Fine Art Photography Friday – Morocco by Fine Art Wedding Photographer Red Photo

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Morocco by Fine Art Wedding Photographers Red Photo

It is Fine Art Photography Friday again and this San Antonio wedding photographer is ready to show you some more of my fine art photography.  Today’s image is from my trip to Marrakech, Morocco.  This was part of my 5 1/2 week  long trip to Paris, France and Africa.  You can read more about my Paris excursion in the Fine Art Photography Friday – Paris blog post.  While I was over in Paris I thought that it would be a great opportunity to visit Morocco.  Marrakech is only a 3 hour plane ride away and I had never been to North Africa before.  The city of Marrakech is an amazing place.  I stayed in the Old City where it seems that time stands still.  The Old City is still surrounded by walls and the people and life inside seem frozen in times.  It is a very exotic place and remains one of my favorite places in the world, and I have been all over the world.  There are so many interesting things to photograph, but it is challenging because you cannot just freely photograph people on the street.  Like many other cultures the Moroccans did not like to be photographed, for various reasons.  So you pretty much have to asked everyone if you can take their picture, and you have to ask in either French or Arabic.  Not everyone on the street knows french which was my language of choice during this entire trip.  Many days I was “shooting from the hip“, literally with my camera over my shoulders.  I would position myself sideways to my subject and them press the shutter button.  I was able to get some very unique and interesting results using this method.  Nowadays, with newer technology, I could actually use my smartphone to view through my camera and trigger it.  But many of the street vendors are onto the “photographing without looking” trick and some of them will stop you, but others did invite me to freely photograph them.

Wandering around the old city of Marrakech you can get lost easily in the maze of alleys and streets.  People warned me about getting lost but what they did not know was that I wanted to get lost as it gave me a change to explore all parts of this unique city in my favorite reportage style.  In this style you sort of wander around the streets looking for photographs.  This style is perfect when exploring ancient and visually wonderful places.  While I was there, which was in July, it was hot.  Did I mention that it was hot, really hot, like 110 degree hot.  And you are not supposed to expose your arms or legs in public so I was wearing a long sleeve shirt and long pants whenever I was outside.

I stayed in a ryad/riad.  This is a traditional Moroccan house with an open courtyard in the middle.  There is usually beautiful tile work and a fountain in the middle of the open space.  One of the amazing things about these riads is that from the street the houses are all very plain, earthen walls, and doors, but inside is where the beauty of these houses shine.  The courtyard has a lovely cooling effect because of the long periods of shade and the updrafts that are created within the structure.  It reminds be a little of haciendas.  These interior spaces are an oasis from the streets.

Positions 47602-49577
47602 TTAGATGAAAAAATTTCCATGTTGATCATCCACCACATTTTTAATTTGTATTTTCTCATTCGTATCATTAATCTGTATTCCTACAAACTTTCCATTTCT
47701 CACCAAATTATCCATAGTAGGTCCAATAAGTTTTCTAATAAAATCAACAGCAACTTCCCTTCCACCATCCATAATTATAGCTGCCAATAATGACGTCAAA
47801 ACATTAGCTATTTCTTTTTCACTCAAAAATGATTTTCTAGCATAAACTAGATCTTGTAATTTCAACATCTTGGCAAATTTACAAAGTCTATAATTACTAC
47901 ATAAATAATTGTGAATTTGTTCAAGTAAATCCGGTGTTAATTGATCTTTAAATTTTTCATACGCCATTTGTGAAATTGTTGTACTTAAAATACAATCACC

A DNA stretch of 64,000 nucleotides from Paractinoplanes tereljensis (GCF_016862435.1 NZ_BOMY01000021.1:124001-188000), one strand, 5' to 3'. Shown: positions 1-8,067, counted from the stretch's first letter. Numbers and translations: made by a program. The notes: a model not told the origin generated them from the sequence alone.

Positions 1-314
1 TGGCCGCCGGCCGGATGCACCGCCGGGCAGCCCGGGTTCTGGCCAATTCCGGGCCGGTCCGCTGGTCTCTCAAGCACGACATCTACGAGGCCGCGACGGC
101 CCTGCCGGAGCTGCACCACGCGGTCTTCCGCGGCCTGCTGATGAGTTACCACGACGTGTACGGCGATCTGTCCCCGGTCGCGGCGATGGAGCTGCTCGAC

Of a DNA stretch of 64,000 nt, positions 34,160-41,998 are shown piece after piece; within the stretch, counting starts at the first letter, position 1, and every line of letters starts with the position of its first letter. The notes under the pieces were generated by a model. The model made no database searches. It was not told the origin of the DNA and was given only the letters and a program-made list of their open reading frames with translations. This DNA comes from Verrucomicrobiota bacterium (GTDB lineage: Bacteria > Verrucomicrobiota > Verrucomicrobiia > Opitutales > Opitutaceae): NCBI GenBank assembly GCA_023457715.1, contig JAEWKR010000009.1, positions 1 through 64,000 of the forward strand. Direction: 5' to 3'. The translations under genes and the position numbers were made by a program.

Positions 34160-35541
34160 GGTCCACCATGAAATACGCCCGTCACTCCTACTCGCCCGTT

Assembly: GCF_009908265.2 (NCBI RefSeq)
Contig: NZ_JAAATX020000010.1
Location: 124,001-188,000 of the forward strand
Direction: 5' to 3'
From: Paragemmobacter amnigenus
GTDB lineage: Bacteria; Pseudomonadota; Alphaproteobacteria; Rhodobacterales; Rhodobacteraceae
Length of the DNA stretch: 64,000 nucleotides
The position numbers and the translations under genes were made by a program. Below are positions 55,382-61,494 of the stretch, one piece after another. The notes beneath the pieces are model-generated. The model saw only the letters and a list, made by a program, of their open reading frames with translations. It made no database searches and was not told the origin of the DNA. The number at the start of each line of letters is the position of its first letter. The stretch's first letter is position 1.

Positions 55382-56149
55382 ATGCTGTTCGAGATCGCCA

The city is full of traditional vendors lining some streets.  There is no refrigeration at these vendors, and it was a little scary to see eggs and meat just sitting out in the hot day with plenty of flies around.  It was times like this that I am glad to be a vegetarian.

The image above was taken at the famous Djemaa El-Fna, a large square with hundreds of vendors at night.  During the day is a vast open space but at night it changes over into restaurant and vendor stalls.  I had the best vegetarian lentil soup there that I have even had.  It is amazing to watch the transformation that takes place every evening as hundreds of vendors set up and then take down their places of business before midnight.  It is a UNESCO World Heritage Site.

When taking this photograph I was being very clandestine in my approach so that I would not be noticed by the vendors.  Part of my fine art documentary style of photography is that I do not like to interact with my subjects.  This gives me a more natural look.  This is the same approach that I use in my fine art documentary wedding photography.  I really love the color and the mysterious nature of the event and this is what it looked like standing there.  With the low light it was a challenge to create this image.  But I always like to challenge my photography skills and to produce work that I have never made before.

As a San Antonio wedding photographer this is the approach that I like to add into my work.  The more hands off I am with my images on the wedding day, the better I think that results are.  I will be posting more images from my adventures in Morocco in the future.  Stay tuned.

Gary Miller
San Antonio Wedding Photographer
Austin Wedding Photographer
San Antonio Fine Art Wedding Photographer
Austin Fine Art Wedding Photographer
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Austin Photojournalism Wedding Photographer


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